Public question smart meters' benefits
Tupou Tagaloa, 38, Falelauniu
There is a big difference with what we used to have before. Right from the beginning when we just had this meter, they just changed it without us understanding the process. They didn’t even give us a choice whether we want it or not. After they changed it we are now used to pay later and it seems to me like the EPC have their own fundraising behind this meters. What we use to have is when your units finished, your power goes off and you just top up straight away and the power goes on again. But now if your IOU is $30 and you only have $20 in your pocket, it’s hard and when you top up your meter unit, it takes almost 3 hours for you to wait and you waste your cellphone credits trying to call them to put the power on.
Eseta Maualaivao, 49, Malie
Well I guess it’s better, depending on how its used at home and by the family, and could be just a matter of getting used to it. The smart meter is okay, although I heard people who have this meter faced a lot of problems. But for businesses that require lot of electricity use, it won’t work. We prefer the billing system where we use and post payments. But for the IOU thing, I don’t like it, just like our phones we forgot sometimes we have IOU so I prefer cash power and the billing system.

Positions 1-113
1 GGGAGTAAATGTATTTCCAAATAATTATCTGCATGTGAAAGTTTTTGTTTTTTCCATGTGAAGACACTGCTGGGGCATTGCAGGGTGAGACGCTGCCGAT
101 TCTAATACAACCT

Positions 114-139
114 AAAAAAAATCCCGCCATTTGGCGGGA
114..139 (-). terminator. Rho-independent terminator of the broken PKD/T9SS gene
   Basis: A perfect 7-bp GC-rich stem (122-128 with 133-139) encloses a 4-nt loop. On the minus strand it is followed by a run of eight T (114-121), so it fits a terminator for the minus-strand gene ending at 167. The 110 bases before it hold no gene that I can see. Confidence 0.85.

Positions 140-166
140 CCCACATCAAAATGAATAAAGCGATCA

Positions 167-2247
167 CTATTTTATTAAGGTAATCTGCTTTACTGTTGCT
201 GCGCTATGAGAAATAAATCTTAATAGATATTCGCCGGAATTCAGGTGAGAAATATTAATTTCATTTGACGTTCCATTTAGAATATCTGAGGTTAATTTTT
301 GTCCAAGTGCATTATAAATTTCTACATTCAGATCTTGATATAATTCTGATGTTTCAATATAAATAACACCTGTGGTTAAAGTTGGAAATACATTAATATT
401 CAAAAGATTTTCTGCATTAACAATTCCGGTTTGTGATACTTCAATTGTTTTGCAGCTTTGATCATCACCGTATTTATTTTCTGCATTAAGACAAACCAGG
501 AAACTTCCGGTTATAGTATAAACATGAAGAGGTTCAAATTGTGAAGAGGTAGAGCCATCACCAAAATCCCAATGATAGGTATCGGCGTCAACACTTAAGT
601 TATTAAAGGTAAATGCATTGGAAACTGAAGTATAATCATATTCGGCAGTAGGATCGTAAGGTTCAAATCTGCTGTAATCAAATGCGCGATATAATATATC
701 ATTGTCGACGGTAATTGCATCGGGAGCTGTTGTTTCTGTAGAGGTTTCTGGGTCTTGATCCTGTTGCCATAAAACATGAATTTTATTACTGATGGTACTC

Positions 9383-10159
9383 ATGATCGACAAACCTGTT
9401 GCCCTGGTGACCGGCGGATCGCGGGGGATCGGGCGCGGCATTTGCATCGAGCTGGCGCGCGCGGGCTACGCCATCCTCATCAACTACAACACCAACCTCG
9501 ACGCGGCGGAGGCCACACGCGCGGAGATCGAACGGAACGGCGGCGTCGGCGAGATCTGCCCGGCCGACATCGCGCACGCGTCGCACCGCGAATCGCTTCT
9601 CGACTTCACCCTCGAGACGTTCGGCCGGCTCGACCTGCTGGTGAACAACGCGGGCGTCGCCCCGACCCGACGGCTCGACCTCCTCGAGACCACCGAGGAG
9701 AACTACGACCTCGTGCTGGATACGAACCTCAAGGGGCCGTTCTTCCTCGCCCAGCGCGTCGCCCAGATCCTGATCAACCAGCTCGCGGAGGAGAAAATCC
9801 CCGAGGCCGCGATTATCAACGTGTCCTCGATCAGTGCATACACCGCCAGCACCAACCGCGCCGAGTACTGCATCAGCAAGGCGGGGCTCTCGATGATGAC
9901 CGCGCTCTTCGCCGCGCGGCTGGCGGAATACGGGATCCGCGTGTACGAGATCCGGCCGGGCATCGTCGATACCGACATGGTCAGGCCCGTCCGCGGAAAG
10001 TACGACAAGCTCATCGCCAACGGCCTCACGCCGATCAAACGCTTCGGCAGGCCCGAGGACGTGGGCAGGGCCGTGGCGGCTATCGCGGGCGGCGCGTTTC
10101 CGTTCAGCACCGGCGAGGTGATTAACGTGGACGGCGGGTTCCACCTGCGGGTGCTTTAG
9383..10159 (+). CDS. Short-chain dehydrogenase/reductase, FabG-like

Vesi Malala, 31, Faleasiu
I don’t have a big understanding about the smart meter but you never know unless you try it. I prefer the cheapest one compare to people with low level income earn. If the smart meter is cheap, I’m ok with it, if not then the cash power is better for us. I used cash power for more than 5years but affordable is what we need the most.
Tepa Toma, 43, Salepoua’e Saleimoa
I believe it is a very good thing because we don’t have money all the time. So the IOU helps us when we need electricity but we have no money. There are time we don’t have enough to share for our family crisis and church things but IOU of the EPC helps us getting free electricity so that we can pay later when we have enough in our pocket. That’s how we live in Samoa, we borrow and pay later, so I’m ok with the smart meter program.
Mo’oui Salatielu Samuelu, 69, Vaitele-Fou
We rejected the program in the first place when we found out some problems with the meters. A lot of us living in Vaitele Fou witness these problems. For example, when we enter $30 power, it goes very quickly, just for a couple of days and then finish. But if you top up $30 in the old cash power meter, you can use that for almost the whole month so I don’t support this new meter.
Luisa Sauaga, 53, Tufuiopa
I’m not a big fan of IOU (use now pay later) sometimes it’s hard to chase people to pay what they owe. Looking back to the old billing system, before the cash power arrived, we used to have arrears that we need to pay out and took us lot of time to complete our payments. And when the cash power arrived, it was a relief because it gave us some options on how to use it wisely, compared to what we put in our meters. So if we make another change, it will cost us more money again, owe money and lead us to arrears again but we don’t want that anymore.